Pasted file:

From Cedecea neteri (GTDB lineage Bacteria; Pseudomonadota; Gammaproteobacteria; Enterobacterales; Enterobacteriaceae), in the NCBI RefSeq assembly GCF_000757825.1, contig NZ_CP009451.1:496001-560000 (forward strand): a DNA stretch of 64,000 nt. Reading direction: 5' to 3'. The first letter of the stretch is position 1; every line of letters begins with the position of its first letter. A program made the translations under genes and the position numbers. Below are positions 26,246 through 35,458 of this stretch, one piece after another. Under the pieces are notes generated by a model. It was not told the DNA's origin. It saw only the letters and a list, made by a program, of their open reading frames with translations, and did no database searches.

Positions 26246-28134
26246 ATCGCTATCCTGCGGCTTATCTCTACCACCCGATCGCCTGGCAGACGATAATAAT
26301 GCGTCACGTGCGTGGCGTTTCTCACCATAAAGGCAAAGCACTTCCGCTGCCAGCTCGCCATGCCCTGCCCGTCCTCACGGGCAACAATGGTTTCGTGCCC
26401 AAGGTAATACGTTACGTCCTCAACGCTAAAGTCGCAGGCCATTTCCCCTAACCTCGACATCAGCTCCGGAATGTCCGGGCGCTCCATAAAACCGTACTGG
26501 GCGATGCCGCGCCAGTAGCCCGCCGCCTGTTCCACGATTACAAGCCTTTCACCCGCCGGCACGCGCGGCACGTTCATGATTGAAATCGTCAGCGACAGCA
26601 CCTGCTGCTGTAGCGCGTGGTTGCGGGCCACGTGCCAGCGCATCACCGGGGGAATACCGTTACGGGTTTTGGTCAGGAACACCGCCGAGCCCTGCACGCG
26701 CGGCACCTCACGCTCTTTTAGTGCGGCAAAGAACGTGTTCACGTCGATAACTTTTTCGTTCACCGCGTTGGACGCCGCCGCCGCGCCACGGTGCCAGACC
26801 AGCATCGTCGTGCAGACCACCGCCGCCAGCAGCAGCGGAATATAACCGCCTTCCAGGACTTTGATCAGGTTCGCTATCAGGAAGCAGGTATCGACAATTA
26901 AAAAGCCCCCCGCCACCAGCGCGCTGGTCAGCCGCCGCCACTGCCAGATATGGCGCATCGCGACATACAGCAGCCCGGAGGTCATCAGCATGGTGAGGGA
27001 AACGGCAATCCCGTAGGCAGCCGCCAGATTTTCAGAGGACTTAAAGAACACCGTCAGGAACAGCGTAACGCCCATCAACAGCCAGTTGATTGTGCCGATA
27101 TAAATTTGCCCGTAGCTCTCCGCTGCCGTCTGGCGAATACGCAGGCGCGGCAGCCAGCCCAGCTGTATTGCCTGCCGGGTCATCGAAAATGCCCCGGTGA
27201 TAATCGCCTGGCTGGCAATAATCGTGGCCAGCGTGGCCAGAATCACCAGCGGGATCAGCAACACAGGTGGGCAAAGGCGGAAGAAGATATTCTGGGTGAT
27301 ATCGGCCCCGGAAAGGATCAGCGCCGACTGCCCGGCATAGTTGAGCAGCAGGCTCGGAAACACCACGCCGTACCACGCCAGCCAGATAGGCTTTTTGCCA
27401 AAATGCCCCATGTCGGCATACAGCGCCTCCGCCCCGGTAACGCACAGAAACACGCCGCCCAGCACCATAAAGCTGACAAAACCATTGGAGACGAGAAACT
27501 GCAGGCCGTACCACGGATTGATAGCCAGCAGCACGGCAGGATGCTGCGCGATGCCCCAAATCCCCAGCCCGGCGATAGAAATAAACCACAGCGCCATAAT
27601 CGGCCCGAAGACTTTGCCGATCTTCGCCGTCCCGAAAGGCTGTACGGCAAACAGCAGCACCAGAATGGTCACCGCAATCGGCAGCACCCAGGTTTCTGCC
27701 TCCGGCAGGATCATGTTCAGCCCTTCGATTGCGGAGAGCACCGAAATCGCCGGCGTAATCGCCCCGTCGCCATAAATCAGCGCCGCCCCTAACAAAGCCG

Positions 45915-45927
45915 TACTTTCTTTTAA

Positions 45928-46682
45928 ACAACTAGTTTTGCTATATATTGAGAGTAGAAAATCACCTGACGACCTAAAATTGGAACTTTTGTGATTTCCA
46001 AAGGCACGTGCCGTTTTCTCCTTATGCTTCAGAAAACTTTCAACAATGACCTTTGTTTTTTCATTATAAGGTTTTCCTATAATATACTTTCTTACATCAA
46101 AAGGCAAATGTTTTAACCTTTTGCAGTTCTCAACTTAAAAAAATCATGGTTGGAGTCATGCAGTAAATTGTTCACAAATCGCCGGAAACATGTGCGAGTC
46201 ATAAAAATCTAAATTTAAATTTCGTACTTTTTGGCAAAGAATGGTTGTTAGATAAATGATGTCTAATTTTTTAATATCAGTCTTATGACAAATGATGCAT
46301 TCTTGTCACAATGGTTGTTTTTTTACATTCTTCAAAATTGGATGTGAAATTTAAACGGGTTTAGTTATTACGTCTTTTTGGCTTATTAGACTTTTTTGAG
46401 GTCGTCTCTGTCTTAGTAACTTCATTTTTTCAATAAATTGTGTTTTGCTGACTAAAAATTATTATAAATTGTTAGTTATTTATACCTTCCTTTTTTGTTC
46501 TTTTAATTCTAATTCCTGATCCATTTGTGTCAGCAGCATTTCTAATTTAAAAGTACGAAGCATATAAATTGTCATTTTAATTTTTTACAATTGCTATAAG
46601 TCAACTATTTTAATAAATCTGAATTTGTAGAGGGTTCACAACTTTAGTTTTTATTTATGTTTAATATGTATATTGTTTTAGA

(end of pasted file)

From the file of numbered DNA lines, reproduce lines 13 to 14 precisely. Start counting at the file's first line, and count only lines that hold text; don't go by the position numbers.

27201 TAATCGCCTGGCTGGCAATAATCGTGGCCAGCGTGGCCAGAATCACCAGCGGGATCAGCAACACAGGTGGGCAAAGGCGGAAGAAGATATTCTGGGTGAT
27301 ATCGGCCCCGGAAAGGATCAGCGCCGACTGCCCGGCATAGTTGAGCAGCAGGCTCGGAAACACCACGCCGTACCACGCCAGCCAGATAGGCTTTTTGCCA